• Article
    18 Srpen 2003

    July 2003 saw a wave of protests by trade unions represented at Polish
    National Railways (PKP) against the planned closure of loss-making local
    services. Faced with the unions' threat of a general rail strike, PKP
    management and the government agreed to cut the number of services to be
    axed. However, the continuing restructuring of PKP, which is facing major
    financial difficulties, suggests that further unrest cannot be ruled out.

  • Article
    18 Srpen 2003

    A study published jointly in June 2003 by the Research Institute for the
    Finnish Economy (Elinkeinoelämän tutkimuslaitos, ETLA) and the Labour
    Institute for Economic Research (Palkansaajien tutkimuslaitos) examines views
    on the Finnish wage bargaining system. The study, based on a questionnaire
    survey, asked employers and three categories of employees - blue-collar
    workers, white-collar workers and higher-level workers - about their views on
    the present system and its future development. The same questions were also
    put to private and public sector social partner organisations. The questions
    dealt with issues including local bargaining, profit-sharing, taxation and
    social security. The firms concerned were examined in terms of 12 variables,
    including size, sector, ownership, international activities, workforce age
    structure and share of women and temporary employees in the workforce.

  • Article
    18 Srpen 2003

    The total number of women in employment (employees and self-employed)
    increased by more than 1.7 million in the period from 1995 to 2002, according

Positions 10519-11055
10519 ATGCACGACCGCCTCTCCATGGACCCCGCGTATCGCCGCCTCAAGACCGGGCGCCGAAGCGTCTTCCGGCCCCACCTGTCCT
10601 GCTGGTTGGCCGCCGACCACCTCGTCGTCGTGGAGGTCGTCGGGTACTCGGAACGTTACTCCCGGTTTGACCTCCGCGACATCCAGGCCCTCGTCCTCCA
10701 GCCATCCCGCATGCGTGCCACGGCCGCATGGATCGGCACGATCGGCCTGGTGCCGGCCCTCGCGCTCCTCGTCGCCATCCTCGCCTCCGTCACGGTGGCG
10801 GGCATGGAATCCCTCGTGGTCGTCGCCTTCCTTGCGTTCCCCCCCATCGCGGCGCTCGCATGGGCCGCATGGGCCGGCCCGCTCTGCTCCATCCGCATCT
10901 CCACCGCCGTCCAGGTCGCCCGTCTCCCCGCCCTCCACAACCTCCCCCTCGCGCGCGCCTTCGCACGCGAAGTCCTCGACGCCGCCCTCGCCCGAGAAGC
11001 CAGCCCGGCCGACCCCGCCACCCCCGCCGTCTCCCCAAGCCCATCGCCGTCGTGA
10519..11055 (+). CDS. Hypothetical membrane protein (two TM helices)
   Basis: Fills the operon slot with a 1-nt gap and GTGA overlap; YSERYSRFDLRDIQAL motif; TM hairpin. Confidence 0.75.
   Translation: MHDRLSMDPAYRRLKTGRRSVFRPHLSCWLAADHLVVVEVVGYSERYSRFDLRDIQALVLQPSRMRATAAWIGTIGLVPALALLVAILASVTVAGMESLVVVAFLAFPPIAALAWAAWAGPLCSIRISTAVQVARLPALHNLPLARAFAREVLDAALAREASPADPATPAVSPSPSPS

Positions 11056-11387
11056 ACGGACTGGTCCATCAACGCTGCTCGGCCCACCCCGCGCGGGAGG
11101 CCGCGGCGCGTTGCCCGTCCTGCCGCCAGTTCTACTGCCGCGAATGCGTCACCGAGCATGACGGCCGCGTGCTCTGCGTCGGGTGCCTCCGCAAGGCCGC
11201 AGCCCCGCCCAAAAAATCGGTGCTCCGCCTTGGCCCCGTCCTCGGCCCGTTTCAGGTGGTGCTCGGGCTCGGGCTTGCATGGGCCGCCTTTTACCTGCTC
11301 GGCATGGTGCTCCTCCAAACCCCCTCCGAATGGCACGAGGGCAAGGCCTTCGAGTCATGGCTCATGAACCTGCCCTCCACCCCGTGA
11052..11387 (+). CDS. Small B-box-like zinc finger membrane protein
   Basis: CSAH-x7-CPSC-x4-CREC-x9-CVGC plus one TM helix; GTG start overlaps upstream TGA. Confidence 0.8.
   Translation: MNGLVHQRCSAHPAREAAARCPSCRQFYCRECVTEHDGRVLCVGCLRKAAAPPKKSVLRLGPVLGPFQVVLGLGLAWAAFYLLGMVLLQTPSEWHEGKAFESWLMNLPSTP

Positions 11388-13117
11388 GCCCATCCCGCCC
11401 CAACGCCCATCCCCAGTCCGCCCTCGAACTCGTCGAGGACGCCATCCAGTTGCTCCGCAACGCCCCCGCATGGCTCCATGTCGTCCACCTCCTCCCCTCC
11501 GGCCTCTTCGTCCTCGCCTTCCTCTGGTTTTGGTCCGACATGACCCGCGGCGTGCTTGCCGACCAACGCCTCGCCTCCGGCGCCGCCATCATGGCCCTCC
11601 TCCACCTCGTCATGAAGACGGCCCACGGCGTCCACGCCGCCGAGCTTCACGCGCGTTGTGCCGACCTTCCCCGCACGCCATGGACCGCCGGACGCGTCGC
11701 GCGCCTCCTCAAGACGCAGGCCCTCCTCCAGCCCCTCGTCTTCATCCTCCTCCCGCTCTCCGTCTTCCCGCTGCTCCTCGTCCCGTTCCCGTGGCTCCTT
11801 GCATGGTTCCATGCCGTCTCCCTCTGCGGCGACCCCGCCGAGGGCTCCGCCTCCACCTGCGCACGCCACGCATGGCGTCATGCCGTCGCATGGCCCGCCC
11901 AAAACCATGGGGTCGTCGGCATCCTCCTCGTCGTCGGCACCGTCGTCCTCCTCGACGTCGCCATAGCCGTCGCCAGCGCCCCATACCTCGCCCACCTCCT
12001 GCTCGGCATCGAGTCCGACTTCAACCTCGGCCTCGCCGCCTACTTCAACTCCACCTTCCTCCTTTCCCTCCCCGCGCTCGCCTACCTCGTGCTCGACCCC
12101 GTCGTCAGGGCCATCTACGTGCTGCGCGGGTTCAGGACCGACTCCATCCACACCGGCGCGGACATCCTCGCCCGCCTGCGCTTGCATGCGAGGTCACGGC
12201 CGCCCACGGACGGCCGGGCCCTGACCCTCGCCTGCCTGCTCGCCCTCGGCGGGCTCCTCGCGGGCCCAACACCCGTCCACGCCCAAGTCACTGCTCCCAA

to a study providing an overview of major labour market trends for the whole
    of Germany since unification in 1990, published by the German Federal
    Statistical Office (Statistisches Bundesamt Deutschland, Destatis) in July
    2003 (German labour market trends. In the spotlight [1], Destatis, 2003). At
    the same time, the share of women in overall employment has been growing
    constantly since the mid-1990s. The report argues that these increases
    reflect a general trend towards a decreasing gap between men and women in the
    German labour market, although the total female employment rate has not yet
    reached the male level. However, data from the 2002 EU Labour Force Survey
    indicate that regional discrepancies still prevail: in the western part of
    the country, about 46% of women aged between 15 and 65 were in employment (ie
    either self-employed or an employee), compared with 61% of men; while in the
    east of Germany, this difference was less pronounced with some 44% of the
    female population and 53% of the male population in employment.

    [1] http://www.destatis.de/download/e/veroe/labourmtrends.pdf

  • Article